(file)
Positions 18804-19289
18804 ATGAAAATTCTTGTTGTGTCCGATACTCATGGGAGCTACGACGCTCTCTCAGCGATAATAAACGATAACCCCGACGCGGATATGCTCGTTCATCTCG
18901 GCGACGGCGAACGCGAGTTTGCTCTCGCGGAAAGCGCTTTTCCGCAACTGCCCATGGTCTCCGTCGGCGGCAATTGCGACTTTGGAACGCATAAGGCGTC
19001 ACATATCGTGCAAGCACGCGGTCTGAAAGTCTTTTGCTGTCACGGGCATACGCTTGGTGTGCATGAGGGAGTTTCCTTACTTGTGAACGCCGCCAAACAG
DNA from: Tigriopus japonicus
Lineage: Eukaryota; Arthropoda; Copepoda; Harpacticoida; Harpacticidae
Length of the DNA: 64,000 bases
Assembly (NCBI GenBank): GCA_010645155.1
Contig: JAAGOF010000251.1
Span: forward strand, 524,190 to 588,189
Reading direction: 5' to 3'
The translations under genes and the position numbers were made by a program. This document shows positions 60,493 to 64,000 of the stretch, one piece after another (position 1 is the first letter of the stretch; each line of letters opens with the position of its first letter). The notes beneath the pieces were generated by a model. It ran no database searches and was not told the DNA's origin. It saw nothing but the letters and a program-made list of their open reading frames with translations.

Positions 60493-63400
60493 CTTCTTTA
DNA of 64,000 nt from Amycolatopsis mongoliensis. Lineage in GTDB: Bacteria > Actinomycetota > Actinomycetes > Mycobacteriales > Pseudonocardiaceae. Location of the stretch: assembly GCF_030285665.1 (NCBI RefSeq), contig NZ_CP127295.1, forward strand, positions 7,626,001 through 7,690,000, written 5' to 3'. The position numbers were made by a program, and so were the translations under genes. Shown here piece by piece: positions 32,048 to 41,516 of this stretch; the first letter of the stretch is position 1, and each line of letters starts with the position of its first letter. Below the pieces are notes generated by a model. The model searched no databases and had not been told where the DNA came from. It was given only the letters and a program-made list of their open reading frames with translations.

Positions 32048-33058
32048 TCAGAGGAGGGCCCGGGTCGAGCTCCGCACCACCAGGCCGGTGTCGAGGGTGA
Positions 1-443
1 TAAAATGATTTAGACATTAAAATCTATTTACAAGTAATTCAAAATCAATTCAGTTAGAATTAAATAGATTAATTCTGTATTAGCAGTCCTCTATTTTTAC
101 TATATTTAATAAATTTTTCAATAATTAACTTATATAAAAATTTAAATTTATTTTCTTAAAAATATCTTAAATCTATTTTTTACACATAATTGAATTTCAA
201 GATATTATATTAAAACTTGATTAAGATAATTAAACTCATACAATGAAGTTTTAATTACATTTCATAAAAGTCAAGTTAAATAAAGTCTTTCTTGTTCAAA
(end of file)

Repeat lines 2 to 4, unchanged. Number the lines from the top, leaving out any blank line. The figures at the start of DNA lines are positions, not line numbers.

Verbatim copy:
18804 ATGAAAATTCTTGTTGTGTCCGATACTCATGGGAGCTACGACGCTCTCTCAGCGATAATAAACGATAACCCCGACGCGGATATGCTCGTTCATCTCG
18901 GCGACGGCGAACGCGAGTTTGCTCTCGCGGAAAGCGCTTTTCCGCAACTGCCCATGGTCTCCGTCGGCGGCAATTGCGACTTTGGAACGCATAAGGCGTC
19001 ACATATCGTGCAAGCACGCGGTCTGAAAGTCTTTTGCTGTCACGGGCATACGCTTGGTGTGCATGAGGGAGTTTCCTTACTTGTGAACGCCGCCAAACAG